The bots would jump on to hashtags being used by groups supporting independence, such as #freewestpapua, so they swamped negative reporting with positive stories about investment in the region, a process known as “hashtag hijacking”.
This technique was also used on Facebook. One such message, in English, said Indonesia had invited the UN to Papua to assess the situation. But the UN has complained that, despite an agreement more than a year ago, an official visit has still to take place.
The company pushed out content on Facebook with paid ads targeting users in the US, UK and Europe.
“The risk of a campaign like this, in a place with so little access to truly independent media, is it skews the perceptions and understanding of the international community in a way that doesn’t reflect reality,” says ASPI cyber researcher Elise Thomas.
“That appears to be the goal, one which someone is willing to spend hundreds of dollars and many months to achieve.”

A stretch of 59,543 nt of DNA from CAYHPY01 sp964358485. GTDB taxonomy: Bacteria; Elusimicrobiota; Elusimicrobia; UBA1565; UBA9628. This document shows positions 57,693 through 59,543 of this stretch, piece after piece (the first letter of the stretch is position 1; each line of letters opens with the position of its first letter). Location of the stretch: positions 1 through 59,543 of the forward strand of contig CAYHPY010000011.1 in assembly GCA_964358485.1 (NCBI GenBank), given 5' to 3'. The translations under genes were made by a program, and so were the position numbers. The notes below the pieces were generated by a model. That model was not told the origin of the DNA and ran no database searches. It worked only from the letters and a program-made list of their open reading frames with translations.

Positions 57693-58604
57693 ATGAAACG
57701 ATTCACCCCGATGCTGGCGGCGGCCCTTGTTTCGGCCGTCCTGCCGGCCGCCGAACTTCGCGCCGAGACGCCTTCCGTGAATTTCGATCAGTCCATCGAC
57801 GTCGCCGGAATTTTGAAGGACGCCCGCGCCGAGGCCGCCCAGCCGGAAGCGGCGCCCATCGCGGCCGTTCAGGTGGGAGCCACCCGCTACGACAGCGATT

— Benjamin Strick (@BenDoBrown) September 3, 2019
“Senator, We Run Ads…”
Facebook has closed over 100 “fake accounts” aimed at deluding the public on information regarding Papua.
They also found links to a company called Insight ID – a nationalist movement that uses communications technologies with the explicit purpose of fighting Papuan Independence:
“Our content defends Indonesia against the hoax narrative of the Free Papua separatist groups.”
The majority, although not all, of $300,000 spent on political ad campaigns have been attributed to InsightID.
Due credit to the government in Jakarta, they support the closing of the accounts, despite the promotion of a pro-government narrative.
A Ministry of Communication Spokesperson has said:
“Manipulating facts in order to discredit certain groups is very dangerous and can create social unrest.”
The struggle of the Papuan people has been embroiled in a global trend that is at the tip of everyones noses, yet fools millions on a daily basis.
Namely, the modification of public opinion – paid to and delivered by – social media tech giants.